Mar.29

Promises and Deferred Functions in NodeJS using Q

Introduction
If you come from a mostly synchronous programming language like I have you will run into concepts that may seem hard to grasp or fully understand. This is good news! You’re learning.

Coming from PHP functions can be fairly static, as they were for most of the developmental lifespan of PHP ( until the recent 5.0+ releases ). Moving forward, we must consider functions are variables in themselves. The idea behind promises or deferred functions is the ability to pass functionality, between methods. This differed functionality is at the heart of a promise. A Promise is an ‘eventual result’, which is calculated at a later time. The reason promises work so well in NodeJS is because of its asynchronous nature.

First we need to find a promise library we are comfortable with. Some use bluebird, I like to keep is short and sweet, so I use “q”

npm install q --save

This will give us access to the “Q” module, which gives us simple functions to facilitate promises. You can take any existing function and “promisfy” it so that it can be passed and executed at a later time. In the Q module, this function is called ‘fcall’.

If you prefer the callback methods, then you can create “Deferred methods”, this can be done with Q’s ncall, or defer methods.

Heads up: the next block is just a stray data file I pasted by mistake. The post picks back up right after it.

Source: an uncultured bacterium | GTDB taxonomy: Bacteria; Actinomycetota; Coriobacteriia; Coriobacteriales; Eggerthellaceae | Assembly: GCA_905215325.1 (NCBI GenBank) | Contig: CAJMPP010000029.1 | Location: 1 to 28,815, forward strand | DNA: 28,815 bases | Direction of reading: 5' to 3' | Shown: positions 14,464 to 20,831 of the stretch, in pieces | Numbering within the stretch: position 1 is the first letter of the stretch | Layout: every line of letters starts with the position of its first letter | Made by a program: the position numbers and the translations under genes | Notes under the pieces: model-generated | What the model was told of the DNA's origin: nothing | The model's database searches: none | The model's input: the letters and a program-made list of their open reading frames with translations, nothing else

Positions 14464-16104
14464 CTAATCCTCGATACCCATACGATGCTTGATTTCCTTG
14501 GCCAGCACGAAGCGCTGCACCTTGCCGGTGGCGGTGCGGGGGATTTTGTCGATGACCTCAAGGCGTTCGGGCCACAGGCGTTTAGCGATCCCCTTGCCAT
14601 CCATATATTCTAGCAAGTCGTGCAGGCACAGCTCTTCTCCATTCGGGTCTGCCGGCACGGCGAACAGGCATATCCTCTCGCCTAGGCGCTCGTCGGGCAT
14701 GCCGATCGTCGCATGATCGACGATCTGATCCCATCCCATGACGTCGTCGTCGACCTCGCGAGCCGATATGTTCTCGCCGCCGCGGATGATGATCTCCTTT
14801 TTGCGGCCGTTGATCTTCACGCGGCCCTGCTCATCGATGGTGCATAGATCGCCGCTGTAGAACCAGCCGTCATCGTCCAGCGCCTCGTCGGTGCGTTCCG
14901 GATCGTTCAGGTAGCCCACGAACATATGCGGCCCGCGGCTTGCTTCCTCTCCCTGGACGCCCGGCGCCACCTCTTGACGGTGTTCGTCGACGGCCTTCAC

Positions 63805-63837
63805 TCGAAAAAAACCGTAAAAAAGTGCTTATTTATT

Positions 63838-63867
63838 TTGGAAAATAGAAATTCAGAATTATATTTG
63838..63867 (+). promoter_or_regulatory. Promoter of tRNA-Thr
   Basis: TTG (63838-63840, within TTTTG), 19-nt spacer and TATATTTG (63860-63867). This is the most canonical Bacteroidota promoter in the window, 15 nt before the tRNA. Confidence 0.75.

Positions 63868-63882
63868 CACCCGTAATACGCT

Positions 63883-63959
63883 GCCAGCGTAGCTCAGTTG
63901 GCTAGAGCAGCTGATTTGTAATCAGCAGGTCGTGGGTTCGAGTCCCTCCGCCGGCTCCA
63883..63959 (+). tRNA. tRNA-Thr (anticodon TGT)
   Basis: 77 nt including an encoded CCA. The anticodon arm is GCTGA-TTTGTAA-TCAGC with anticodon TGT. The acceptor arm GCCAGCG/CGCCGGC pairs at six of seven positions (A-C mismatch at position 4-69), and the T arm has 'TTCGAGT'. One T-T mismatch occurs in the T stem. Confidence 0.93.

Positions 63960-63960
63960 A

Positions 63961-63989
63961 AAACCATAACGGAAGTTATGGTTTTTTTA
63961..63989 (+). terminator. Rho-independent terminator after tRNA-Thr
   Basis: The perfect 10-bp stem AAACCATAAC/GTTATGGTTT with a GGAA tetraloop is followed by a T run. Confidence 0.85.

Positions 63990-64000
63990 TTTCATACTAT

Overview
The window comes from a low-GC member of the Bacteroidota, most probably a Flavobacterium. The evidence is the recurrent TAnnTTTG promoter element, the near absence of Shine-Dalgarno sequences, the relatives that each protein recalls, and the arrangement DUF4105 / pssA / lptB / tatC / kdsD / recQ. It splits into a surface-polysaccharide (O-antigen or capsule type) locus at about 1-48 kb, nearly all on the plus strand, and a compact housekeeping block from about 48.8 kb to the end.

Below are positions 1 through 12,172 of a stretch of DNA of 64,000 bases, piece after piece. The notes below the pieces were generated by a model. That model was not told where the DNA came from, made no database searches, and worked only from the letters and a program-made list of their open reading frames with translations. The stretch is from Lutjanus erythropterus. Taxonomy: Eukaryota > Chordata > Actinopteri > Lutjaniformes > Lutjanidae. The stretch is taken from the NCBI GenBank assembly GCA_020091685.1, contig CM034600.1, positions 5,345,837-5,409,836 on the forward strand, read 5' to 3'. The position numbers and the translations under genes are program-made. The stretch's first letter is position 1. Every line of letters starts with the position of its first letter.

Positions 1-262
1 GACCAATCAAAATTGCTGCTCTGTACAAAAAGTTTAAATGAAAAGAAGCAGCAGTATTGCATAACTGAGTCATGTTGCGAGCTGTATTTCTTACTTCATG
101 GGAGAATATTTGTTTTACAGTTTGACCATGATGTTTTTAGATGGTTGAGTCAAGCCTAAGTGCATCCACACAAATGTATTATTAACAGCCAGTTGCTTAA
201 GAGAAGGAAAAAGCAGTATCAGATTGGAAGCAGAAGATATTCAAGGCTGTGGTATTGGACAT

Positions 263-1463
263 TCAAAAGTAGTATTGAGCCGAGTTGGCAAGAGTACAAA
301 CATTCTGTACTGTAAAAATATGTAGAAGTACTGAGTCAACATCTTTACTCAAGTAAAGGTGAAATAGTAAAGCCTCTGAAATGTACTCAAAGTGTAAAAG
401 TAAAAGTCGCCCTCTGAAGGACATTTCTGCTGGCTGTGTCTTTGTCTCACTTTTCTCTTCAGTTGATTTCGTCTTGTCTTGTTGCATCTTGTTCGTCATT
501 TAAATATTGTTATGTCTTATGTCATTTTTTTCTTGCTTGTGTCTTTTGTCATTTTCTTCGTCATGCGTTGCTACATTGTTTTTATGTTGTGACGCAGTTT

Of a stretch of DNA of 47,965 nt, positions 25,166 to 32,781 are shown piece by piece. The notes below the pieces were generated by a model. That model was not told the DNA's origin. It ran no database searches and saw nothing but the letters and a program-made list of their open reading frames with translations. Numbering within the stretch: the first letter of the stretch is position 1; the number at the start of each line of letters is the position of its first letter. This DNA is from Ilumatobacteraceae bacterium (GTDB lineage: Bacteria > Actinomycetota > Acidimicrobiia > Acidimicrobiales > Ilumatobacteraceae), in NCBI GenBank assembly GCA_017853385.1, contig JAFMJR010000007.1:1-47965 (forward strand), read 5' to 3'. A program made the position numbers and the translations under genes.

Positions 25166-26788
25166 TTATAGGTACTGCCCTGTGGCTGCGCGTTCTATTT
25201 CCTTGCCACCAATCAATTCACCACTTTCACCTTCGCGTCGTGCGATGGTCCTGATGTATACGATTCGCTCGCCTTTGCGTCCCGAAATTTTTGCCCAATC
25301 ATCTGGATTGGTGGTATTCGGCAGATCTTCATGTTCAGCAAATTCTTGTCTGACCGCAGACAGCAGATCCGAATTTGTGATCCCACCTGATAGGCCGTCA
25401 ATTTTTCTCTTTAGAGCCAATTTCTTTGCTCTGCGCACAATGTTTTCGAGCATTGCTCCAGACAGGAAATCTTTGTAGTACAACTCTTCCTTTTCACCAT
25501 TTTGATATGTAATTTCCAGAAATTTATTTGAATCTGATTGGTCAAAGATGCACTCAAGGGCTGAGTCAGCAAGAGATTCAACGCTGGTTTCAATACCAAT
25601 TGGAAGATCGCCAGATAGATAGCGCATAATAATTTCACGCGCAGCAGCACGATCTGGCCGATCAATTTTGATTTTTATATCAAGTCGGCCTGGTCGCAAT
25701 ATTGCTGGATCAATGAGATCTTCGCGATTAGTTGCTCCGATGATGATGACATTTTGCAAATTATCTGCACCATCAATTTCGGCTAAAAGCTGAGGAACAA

If you wish to create a promise function from scratch, then look into Q.promise, as it provides the error, success, and notification objects directly into your promise as such :

var Q = require('q');

function checkName(name) {
    return Q.promise( function(resolve,reject) {
        if (name == 'dan') resolve('You are Dan');
        reject('You are not Dan');
    });
}

checkName('Bob').then( 
    function( success ) {
        console.log("Success : "+success);
    },
    function( error ) {
        console.log("Error : "+error);
    }
}


Why is this important? Because you can now stack steps that facilitate asynchronous functions in a synchronous manner without diving into a nesting tree.

Bad : 


function dothis( function (result) {
    dothat(result,function( resultTwo ) {
        thenThis(resultTwo, function( resultThree ) {
            console.log('Final result : '+resultThree);
        });
    })
});

Better with Q :

dothis().then( function(result) {
    return dothat(result);
}).then ( function(resultTwo) {
    return thenThis(resultTwo);
}).then ( function ( resultThree ) {
    console.log('Final result : ' +resultThree;
});
    
});
NodeJS

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